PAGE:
Ring resonators are devices that split light into a variety of complicated patterns and forms for scientific purposes, often optics or photonics. In the new experiment led by Balčytis, a ring resonator divided light up into a comb-like pattern that enabled the researchers to arrange photons along a one-dimensional lattice and control the movement of those photons.
“We injected photons into the system at one mode and made them fan out along the frequency scale as if they were a bunch of marbles overflowing from one container into nearest-neighboring ones,” which replicated “expected real-space behavior using a synthetic dimension relating to photons (which are quite unlike particles of typical matter we deal with every day),” Balčytis explained.
“We were also able through manipulation of how the ring is modulated exert control over the movement of photons along this synthetic lattice—making them respond as if affected by either an electric or a magnetic field force,” he continued.
The central innovation of the team’s approach was miniaturization: Whereas previous comparable experiments used fiber-based platforms that stretched some 10 meters in circumference, the new study’s ring resonator is several millimeters across.
“This brings with it not merely an advantage in convenience, but also robustness—as large setups are inherently far more susceptible to fluctuations than microscale chips where everything is packed close together,” Balčytis said. “This will help to greatly increase the complexity of models that can be explored (in simple terms one can chain together many more rings and have them be synchronized on a chip than in other ways).”
“That the device was demonstrated using silicon photonics is likewise important, since this is the most mature integrated platform, and researchers have access to numerous foundry services that are already equipped and ready to create sophisticated devices,” he added. “We hope our work will serve to energize the investigations into more complex synthetic dimension devices.”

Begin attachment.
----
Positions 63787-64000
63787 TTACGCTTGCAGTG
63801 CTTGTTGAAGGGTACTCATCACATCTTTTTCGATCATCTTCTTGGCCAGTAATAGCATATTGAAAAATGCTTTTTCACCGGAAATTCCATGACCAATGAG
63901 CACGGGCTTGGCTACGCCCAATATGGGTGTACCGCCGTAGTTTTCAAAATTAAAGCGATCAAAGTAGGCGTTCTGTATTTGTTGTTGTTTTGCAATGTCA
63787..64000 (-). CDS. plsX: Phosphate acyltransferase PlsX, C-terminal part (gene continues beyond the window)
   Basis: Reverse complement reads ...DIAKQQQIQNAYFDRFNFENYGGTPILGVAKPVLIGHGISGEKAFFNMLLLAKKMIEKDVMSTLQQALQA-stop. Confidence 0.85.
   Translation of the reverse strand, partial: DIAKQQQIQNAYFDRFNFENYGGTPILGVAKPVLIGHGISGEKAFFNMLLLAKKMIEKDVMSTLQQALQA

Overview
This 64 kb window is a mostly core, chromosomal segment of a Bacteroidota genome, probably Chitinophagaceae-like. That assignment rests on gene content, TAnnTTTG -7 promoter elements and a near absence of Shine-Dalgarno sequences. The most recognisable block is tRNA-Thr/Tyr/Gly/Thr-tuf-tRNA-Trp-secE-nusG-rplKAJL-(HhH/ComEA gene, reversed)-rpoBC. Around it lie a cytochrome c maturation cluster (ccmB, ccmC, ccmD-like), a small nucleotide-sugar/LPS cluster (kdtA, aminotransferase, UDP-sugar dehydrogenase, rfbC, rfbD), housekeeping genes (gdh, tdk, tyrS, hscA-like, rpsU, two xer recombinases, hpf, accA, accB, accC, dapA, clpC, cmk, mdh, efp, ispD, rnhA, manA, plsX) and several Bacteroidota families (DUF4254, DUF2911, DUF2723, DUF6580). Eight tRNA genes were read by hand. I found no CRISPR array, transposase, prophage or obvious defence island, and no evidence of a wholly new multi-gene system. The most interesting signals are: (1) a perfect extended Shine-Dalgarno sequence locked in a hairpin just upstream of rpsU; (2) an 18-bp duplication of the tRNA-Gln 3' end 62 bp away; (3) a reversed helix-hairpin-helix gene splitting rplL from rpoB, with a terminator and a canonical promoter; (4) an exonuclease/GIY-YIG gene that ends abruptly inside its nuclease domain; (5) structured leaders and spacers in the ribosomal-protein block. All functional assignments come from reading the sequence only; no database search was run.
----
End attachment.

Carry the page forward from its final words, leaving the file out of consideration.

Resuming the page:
To that point, the team is already looking ahead to further optimization of their experiment, including working with two-dimensional materials, as opposed to the 1D lattice from this study. Stacking ring resonators, for instance, could create more complex simulations of dimensions beyond three spatial dimensions, which could both enable advanced new photonic technologies as well as a broader understanding of the fundamental physics that govern our reality.
“For us now the next stage is improving the devices and creating more elaborate arrangements of them to explore a wider range of effects,” Balčytis said. “We are eager to push into two dimensions and beyond. Finding how higher dimensional phenomena can be employed to power new functionalities in quantum photonics, optical isolation on a chip, or optical information processing is an intriguing challenge to optical scientists and engineers”.
“Ideally, we’d like to include more and more functionalities onto our tiny integrated photonic chips, so we can shrink expensive, bulky pieces of equipment, and miniaturize them onto tiny, more robust, powerful, integrated photonic chips,” he concluded.